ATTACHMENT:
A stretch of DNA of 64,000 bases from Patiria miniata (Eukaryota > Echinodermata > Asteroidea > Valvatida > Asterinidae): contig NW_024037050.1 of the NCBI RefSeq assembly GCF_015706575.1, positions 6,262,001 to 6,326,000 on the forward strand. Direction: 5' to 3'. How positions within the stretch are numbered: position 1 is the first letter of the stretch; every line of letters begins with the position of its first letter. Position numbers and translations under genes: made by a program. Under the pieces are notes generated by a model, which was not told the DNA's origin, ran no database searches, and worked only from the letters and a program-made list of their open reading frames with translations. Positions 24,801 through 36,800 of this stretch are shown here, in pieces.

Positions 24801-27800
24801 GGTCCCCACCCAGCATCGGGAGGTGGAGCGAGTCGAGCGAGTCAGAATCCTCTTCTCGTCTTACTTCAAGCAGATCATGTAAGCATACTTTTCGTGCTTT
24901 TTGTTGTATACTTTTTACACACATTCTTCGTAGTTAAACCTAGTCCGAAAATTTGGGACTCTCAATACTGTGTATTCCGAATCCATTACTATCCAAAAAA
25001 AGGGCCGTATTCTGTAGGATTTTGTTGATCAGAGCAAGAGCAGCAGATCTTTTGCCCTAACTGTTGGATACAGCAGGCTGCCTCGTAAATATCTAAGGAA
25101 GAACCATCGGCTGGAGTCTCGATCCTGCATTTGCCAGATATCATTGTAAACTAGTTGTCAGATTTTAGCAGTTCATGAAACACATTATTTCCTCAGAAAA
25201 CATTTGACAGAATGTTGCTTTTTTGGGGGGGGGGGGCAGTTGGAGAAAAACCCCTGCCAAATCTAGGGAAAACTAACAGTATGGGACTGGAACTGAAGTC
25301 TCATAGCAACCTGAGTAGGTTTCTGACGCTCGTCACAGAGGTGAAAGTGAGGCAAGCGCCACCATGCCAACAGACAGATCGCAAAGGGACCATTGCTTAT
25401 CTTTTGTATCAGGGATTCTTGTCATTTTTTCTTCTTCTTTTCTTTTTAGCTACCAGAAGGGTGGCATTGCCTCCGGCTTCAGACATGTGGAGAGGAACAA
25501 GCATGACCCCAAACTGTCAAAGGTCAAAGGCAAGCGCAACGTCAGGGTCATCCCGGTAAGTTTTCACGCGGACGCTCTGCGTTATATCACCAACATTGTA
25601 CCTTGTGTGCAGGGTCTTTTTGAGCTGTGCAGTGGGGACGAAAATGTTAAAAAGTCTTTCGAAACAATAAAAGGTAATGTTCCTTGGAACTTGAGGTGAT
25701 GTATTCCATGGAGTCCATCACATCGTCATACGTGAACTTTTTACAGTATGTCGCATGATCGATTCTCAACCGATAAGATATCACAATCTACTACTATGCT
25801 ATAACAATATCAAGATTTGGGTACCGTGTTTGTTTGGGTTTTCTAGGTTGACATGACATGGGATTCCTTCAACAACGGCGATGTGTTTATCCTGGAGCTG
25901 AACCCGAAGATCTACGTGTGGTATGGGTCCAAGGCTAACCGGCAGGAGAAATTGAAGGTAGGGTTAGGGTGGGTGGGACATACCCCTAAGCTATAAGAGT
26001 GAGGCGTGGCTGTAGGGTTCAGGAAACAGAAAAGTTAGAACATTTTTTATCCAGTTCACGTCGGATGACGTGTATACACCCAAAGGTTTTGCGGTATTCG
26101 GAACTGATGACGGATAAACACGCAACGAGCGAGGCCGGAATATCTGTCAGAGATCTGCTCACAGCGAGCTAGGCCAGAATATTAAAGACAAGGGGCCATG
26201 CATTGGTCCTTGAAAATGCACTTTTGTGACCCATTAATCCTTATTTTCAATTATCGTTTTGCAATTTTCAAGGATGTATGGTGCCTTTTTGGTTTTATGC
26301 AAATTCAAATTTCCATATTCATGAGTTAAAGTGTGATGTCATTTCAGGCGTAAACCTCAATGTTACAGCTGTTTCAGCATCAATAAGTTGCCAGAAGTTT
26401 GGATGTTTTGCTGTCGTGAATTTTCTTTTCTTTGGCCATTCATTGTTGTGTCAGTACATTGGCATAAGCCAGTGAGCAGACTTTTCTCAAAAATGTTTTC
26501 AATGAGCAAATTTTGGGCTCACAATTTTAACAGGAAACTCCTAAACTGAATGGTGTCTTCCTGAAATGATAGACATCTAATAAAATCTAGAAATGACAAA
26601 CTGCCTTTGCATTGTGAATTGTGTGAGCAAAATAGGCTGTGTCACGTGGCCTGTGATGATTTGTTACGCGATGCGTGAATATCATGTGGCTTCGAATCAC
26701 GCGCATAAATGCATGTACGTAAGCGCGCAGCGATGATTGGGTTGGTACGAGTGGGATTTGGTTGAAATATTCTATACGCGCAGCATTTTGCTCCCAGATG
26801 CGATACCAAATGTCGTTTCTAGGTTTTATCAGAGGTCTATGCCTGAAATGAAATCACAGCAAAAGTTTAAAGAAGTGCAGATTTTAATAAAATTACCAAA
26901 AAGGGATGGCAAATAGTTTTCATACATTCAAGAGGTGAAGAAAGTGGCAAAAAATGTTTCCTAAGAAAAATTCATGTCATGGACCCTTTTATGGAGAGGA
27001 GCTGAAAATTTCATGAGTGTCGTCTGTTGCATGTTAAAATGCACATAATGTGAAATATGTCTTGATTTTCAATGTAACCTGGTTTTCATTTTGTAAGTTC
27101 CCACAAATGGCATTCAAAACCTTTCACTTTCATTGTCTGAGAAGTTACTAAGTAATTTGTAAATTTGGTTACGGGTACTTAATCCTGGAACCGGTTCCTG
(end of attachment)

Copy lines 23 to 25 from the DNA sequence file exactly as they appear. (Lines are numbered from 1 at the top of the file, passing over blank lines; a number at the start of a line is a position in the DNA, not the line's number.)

26801 CGATACCAAATGTCGTTTCTAGGTTTTATCAGAGGTCTATGCCTGAAATGAAATCACAGCAAAAGTTTAAAGAAGTGCAGATTTTAATAAAATTACCAAA
26901 AAGGGATGGCAAATAGTTTTCATACATTCAAGAGGTGAAGAAAGTGGCAAAAAATGTTTCCTAAGAAAAATTCATGTCATGGACCCTTTTATGGAGAGGA
27001 GCTGAAAATTTCATGAGTGTCGTCTGTTGCATGTTAAAATGCACATAATGTGAAATATGTCTTGATTTTCAATGTAACCTGGTTTTCATTTTGTAAGTTC